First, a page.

Is Finland dealing correctly with Coronavirus? Maybe not
Now that the Coronavirus has been declared a global pandemic by the World Health Organization (WHO), we also look to Finland to ask: are the Finns doing well? Let’s get to it.
Finnish doctors and patient treatment
We have rarely talked about the Finnish health system here in the blog, that is true.
Finland has in the last years tried to import some health professionals from other countries, as it has been chronically understaffed. We did talk in the Spanish version of this blog with a few Spanish nurses that made a new life for themselves working in Finland. If your Spanish is good enough, you can check out our interview here.
How is the country doing in this area? Well, Finland is used to be on top of most international rankings, pretty much in every regard. Unfortunately, when we look at the efficiency of Health Systems, Finland ranks 24th.
And thus, many in Finland complain about the Finnish way of doctors delivering care to you: take Ibuprofen (or Bepanthen) and go home. This may not work for this pandemic.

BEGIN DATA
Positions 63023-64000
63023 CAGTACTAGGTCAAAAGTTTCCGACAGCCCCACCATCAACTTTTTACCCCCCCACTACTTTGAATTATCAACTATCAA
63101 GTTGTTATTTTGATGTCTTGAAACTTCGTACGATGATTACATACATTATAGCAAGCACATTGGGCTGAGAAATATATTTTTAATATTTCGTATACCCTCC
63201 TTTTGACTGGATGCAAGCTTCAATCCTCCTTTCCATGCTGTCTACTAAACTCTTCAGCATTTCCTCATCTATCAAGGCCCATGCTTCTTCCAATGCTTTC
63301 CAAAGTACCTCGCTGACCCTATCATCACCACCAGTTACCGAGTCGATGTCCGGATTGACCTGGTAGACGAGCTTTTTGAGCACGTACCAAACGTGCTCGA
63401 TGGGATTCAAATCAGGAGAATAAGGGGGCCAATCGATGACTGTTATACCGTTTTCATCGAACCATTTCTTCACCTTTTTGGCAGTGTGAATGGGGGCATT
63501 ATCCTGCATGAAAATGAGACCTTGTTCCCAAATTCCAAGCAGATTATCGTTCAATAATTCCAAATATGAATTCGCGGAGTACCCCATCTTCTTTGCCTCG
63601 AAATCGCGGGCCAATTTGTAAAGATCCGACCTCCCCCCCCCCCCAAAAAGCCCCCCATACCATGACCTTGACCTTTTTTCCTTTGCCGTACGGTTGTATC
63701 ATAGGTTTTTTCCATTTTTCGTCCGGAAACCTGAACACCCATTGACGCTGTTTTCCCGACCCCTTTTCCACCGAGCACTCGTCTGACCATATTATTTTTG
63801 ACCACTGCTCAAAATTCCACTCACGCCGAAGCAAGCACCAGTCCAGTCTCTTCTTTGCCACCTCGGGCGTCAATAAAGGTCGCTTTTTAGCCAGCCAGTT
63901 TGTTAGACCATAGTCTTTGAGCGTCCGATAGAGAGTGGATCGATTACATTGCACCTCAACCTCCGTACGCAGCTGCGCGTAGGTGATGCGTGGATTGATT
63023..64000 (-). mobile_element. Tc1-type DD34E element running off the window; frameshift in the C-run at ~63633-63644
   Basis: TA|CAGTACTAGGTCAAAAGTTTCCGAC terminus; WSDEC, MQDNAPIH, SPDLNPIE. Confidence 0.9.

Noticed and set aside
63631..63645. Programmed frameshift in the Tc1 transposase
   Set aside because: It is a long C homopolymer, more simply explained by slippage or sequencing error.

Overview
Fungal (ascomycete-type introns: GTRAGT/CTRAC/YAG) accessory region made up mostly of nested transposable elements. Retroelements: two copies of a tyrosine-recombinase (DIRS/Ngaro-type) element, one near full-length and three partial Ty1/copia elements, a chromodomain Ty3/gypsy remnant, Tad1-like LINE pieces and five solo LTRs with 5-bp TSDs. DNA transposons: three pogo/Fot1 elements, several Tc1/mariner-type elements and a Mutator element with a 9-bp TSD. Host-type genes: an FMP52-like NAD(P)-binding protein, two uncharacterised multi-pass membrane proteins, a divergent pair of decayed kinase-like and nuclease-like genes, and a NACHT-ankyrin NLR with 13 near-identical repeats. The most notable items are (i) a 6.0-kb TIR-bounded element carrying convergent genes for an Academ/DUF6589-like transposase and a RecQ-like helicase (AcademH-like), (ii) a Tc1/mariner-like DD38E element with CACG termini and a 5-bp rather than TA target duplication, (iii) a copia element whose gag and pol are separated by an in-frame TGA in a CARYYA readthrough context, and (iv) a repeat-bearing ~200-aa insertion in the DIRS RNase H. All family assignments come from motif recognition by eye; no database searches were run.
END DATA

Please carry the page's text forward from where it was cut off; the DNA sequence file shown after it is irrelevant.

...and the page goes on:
Are people happy with how the Finnish government is handling the Coronavirus pandemic?
Finns confirm that in centers like Terveystalo (Finland’s private health care) during the first days people were not being tested and they referred them to public hospitals only. There were cases where people asked again and again to be tested for coronavirus and were denied. They were forcing these people go into quarantine. Now, of course, in exchange for 195 euros they do perform those tests.
Other problems included not isolating patients who have been in contact with people who could have it, like in this case:
Therefore, although Finland started having Coronavirus cases later than Sweden (Ruotsi) or Norway (Norje), if we put the contagion data for all those as starting on “day 0”, we can see that the contagion rate may be greater.
You can see in the following image that Finland followed the pattern until the sudden spike in the number of cases. The source of the image is the newspaper Helsingin Sanomat.
Luckily the Finns can be less afraid of running out of toilet paper than other nations because they have a hose next to every toilet.
If you want to keep up to date with how the Coronavirus is affecting Finland – although in the next few days we will bring you more posts on the subject – this page is updated daily with the new information.
At the moment it seems that no drastic measures are being taken and people – as we have seen in this post – don’t trust their government too much to stop the Coronavirus in Finland.
How do you see this pandemic from your perspective? What do you think should be done?